Those LGBTQ elected officials which the B.A.R.’s editorial page has supported noted how the paper has served as a touchstone for the community.
“I want to offer my congratulations to the B.A.R. as it celebrates its 50th anniversary,” gay state Senator Scott Wiener (D-San Francisco) stated. “It is truly a privilege to have this publication serving the Bay Area LGBTQ community. I am grateful to the B.A.R. for its reporting on often underreported issues impacting the queer community. It is an essential part of Bay Area journalism and I know it will move from strength to strength.”
Gay District 8 Supervisor Rafael Mandelman said the paper helps the community remain heard in politics to this day.
“The B.A.R. has been and continues to be an indispensable community institution in lots of areas of queer life. Politics is one,” Mandelman stated. “Harvey Milk talked about the importance of electing out queer people rather than just relying on the kindness of allies. From Harvey’s time to our own, the B.A.R. has provided a vital forum for LGBTQ+ candidates, causes, and electeds to communicate directly with queer voters, playing a vital role in winning elections and building our community’s power.”
Focus expands through the years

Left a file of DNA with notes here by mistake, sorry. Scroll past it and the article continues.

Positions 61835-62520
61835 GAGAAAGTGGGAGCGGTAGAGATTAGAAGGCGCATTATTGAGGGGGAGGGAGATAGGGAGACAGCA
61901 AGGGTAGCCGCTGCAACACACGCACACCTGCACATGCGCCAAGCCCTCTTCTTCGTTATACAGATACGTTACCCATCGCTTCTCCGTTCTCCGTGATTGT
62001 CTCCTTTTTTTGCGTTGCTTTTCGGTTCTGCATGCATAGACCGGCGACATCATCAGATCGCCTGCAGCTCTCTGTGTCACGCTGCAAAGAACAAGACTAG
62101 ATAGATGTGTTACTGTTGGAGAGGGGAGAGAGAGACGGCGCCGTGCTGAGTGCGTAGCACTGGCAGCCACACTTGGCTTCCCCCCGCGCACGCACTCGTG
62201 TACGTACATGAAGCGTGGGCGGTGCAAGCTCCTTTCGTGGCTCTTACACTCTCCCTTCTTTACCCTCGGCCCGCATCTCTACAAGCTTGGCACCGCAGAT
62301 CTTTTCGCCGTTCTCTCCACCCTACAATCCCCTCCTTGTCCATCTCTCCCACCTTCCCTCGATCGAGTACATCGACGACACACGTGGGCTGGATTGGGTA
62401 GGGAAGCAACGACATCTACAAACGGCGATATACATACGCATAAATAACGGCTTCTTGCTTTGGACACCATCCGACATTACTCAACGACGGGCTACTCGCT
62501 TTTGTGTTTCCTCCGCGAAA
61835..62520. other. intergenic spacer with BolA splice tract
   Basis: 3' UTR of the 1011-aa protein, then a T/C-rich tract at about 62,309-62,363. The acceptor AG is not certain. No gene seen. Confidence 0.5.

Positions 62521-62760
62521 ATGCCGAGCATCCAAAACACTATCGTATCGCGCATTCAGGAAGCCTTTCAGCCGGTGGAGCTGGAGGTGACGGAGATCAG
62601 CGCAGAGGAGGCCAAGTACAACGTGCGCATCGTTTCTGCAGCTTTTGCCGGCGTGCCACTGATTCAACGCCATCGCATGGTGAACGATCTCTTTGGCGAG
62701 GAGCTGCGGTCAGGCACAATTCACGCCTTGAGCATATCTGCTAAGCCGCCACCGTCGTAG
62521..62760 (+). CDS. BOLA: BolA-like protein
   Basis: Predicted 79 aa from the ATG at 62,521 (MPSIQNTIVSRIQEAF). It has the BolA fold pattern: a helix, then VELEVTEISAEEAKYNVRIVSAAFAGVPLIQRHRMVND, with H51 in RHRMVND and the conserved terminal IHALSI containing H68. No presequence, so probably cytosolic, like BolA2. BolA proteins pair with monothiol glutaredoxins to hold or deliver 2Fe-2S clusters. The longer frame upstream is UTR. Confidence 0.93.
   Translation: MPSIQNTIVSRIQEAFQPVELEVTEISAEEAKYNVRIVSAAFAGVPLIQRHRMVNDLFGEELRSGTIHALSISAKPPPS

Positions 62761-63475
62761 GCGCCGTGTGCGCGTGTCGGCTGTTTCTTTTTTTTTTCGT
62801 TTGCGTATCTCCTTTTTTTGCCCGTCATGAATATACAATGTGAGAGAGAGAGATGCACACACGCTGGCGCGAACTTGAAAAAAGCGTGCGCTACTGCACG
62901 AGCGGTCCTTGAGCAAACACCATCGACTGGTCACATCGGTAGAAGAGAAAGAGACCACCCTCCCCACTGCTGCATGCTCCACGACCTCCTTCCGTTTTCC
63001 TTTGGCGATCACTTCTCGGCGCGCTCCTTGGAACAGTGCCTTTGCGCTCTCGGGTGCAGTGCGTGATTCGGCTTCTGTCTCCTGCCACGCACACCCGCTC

Jones did have praise for the versatility of the paper’s news coverage.
“I think the B.A.R. has contributed to the community and has done a good job of covering the diverse subsets of the community, and that’s been a strength for decades,” he said. “If it’s going on in the community, it’s in the B.A.R.”
Leal, echoing that, said that she felt the paper made an effort to cover intersectional aspects of San Francisco life, before more mainstream outlets attempted to. A column focused on lesbian news, titled Women’s Space, ran in several issues throughout 1977.
“What I most appreciated about the B.A.R. is — not only was I a lesbian, but I was a Latina, and I think the only Latin on the board at that time — [and] not only did the B.A.R. write stories about the gay community, but also when I’d do things in the Latino community as well,” Leal said.
Esperanza Macias, a Latina lesbian who is the former executive director of the Women’s Building, said that the paper provided resources for both community and political organizing.